Elon Musk’s Twitter deal has set the tone for a stronger European session as sentiment recovers after hefty China-driven losses.
The FTSE 100 index fell almost 2% last night, but Wall Street closed higher as the Twitter board backed a $44 billion bid from the Tesla chief executive and bond yields eased.
The recovery will be tested by a busy week for quarterly earnings, with Alphabet and Microsoft among tech giants reporting in the US later.
FTSE 100 Live 26 April
Surprise at swift Elon Musk Twitter deal
FTSE 100 recovers on China monetary support
HSBC profits beat hopes, shares fall
FTSE hanging on to positive finish
16:35 , Oscar Williams-Grut
It’s closing time for the stock market and the FTSE 100 is hanging on to slim gains, having seen its earlier strength evaportate.
The bluechip index is up just 7 points, or 0.1%, after a slide on Wall Street sparked by disappointing earnings from US goliath General Electric. It adds to growing pessimism about the state of the global economy.
That’s all from us on the blog today, join us again tomorrow.
US stocks down ahead of slew of tech company results
15:09 , Rhiannon Curry
The Dow Jones opened almost 142 points lower on Wall Street this morning, and has continued to drop since the opening bell.
The Nasdaq shows a similar picture, down 289 points in the first half an hour of trading.
Meanwhile the S&P 500 opened 18 points lower, but is now more than 48 points down.
Investors are eagerly awaiting a wave of corporate earnings from key tech companies including Microsoft and Google parent company Alphabet, which will report later today, plus Meta, formerly Facebook, which reports on Wednesday, and Amazon and Twitter which report on Thursday.
Stocks had staged a big rebound to close higher yesterday, led by tech shares, before reversing their gains this morning.
In London, the FTSE 100 is currently up 42 points at 7,422.96.
Miners push FTSE higher at lunch
13:14 , Rhiannon Curry
The FTSE 100 is up more than 68 points at 7,448.6 this lunchtime, while the FTSE 250 is 151 points higher at 20,750.
The miners are up, with Glencore trading 3.42% higher and Antofagasta 3.29% up. Fresnillo, Anglo American and Endeavor were also among the top risers.
Ocado was the biggest faller at lunchtime, losing 5.31% of its value after a choppy few days.
Here are today’s main stories:
Government borrowing more than halved last year as Covid-19 support schemes and health investments wound down, but interest payments on the UK’s debt pile are rising fast, the latest ONS figures show. Read more here.
New data shows sales of sunflower oil have leapt 27% since the beginning of the month due to shortages of the cooking oil caused by the war in Ukraine, the world’s largest producer. You can read the full story here.
Heathrow has warned of a “winter freeze” on the horizon as the soaring cost of living, rising fuel costs for airlines and slowing growth dent demand for getaways, this story explains.
Members of the public could cash in on Lidl’s latest plan to offer a finder’s fee to anyone who successfully finds them a site for a new store.
Meanwhile, HSBC today reported a plunge in profits, defended its Russian business and said rising interest rates should enable it to retain returns to investors.
And here’s the latest twist in the tale of Elon Musk’s bid to buy Twitter, with speculation that former CEO Jack Dorsey could return.
Analysts warn likelihood of a recession this year is increasing
11:44 , Rhiannon Curry
The probability of a recession in the next year is rising, with the odds of an economic downturn close to a third, according to Deutsche Bank.
The cost of living crisis, exacerbated by inflation heading to near double digits this year, as well as April tax rises means consumer confidence is already at recessionary levels, according to Sanjay Raja, analyst at Deutsche Bank.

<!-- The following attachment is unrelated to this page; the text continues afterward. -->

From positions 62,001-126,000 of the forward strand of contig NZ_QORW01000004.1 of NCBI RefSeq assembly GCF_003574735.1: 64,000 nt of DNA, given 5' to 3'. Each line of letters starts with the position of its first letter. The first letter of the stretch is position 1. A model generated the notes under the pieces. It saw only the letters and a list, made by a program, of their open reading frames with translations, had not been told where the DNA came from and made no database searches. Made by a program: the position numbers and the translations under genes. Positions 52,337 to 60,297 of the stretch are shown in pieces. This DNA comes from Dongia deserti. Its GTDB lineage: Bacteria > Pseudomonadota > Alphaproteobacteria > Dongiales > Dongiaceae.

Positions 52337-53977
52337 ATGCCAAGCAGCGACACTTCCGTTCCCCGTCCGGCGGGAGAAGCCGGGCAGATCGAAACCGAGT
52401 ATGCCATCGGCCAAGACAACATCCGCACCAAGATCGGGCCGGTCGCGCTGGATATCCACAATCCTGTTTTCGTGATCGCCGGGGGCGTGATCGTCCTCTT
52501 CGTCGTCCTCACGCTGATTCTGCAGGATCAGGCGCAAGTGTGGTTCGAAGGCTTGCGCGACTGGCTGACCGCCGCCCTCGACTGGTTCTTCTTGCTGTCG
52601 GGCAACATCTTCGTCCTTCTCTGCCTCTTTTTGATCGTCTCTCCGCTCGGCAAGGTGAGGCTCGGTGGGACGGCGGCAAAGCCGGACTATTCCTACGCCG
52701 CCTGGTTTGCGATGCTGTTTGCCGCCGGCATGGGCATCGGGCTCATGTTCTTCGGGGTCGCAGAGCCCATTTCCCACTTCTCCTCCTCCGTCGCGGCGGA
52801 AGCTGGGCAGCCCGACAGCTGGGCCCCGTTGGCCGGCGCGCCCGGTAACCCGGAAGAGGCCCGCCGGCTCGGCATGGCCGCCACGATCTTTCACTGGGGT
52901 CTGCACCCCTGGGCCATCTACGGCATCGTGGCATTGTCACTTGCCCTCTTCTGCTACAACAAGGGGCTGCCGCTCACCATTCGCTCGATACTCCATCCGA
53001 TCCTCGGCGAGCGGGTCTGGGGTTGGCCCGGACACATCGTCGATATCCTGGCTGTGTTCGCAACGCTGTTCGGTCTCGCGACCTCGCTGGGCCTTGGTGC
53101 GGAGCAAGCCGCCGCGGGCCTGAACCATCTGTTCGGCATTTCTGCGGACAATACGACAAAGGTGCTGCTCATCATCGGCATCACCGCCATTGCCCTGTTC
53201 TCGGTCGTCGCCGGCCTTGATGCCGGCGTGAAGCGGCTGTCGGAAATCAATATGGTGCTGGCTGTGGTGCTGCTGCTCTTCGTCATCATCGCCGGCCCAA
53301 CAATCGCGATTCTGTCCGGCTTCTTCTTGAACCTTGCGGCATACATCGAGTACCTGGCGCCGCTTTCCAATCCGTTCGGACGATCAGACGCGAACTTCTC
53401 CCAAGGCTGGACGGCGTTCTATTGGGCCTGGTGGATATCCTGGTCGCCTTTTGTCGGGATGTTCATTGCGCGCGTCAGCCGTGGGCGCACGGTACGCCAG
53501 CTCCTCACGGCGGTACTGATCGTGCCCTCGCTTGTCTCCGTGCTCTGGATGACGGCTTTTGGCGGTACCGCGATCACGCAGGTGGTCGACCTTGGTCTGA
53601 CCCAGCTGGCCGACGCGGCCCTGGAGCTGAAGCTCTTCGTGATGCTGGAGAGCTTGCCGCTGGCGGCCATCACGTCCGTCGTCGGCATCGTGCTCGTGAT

And real wages are likely to shrink by 4% this year, equivalent to one of the worst real term cuts to pay packets since the Second World War. Business confidence has also taken a hit.
“We continue to think that the UK economy will avoid a technical recession at this stage, however. But the risks are increasingly tilted to one, particularly with our household consumption growth projections driven entirely by a drop in the household savings rate over the course of the year,” Raja said.
“Should the expected drop in savings fail to materialise, the risk of an even deeper slowdown, or indeed a recession, may be unavoidable.”
Musk’s Twitter takeover not a done deal
10:26 , Graeme Evans
The fact that Twitter’s share price is trading below Elon Musk’s offer price shows that parts of the market remain sceptical over whether this deal will complete, AJ Bell investment director Russ Mould said today.
The social media platform is currently trading at $51.92 despite the board agreeing to sell the company for $54.20 a share.
Mould said this approximate 4% gap is the market’s way of saying there is still some risk to the deal.
He added: “After all, Musk is one of the most unpredictable characters in business today and while his offer to buy the company came out of the blue and was recommended by the board in only a matter of weeks, this is not a done deal until he’s secured all the necessary support from shareholders and the money has been wired from his account.
Mould continued: “Twitter has a lot of passionate users and the company will have to work hard to try and retain them and attract new users if Musk lays out a regime that changes the way the platform operates.
“Suggestions there will be a clamp down on bot accounts would be beneficial to users, but not everyone likes the idea of complete freedom of speech. An unmoderated platform could foster a toxic environment and see users leave in droves.”
FTSE 100 recovers, National Express up 9%
10:22 , Graeme Evans
Buyers returned to European markets today as China’s pledge to support its Covid-hit economy provided some relief alongside positive corporate earnings.
The FTSE 100 index tumbled 1.9% yesterday on the potential economic impact of China’s zero Covid policy, particularly with fresh lockdowns looming in Beijing.
Expanded virus testing in the capital ensured several Asian indices remained in the red, although the promise made by the country’s central bank to step up monetary policy support at least provided some reassurance for global markets.
The FTSE 100 index improved 42.88 points to 7423.42, with financial stocks the driving force after lenders UBS and Santander produced encouraging first quarter figures. Lloyds and NatWest shares rose 3%, even though their UK-listed rival HSBC fell 3% on disappointment at a likely pause in share buybacks.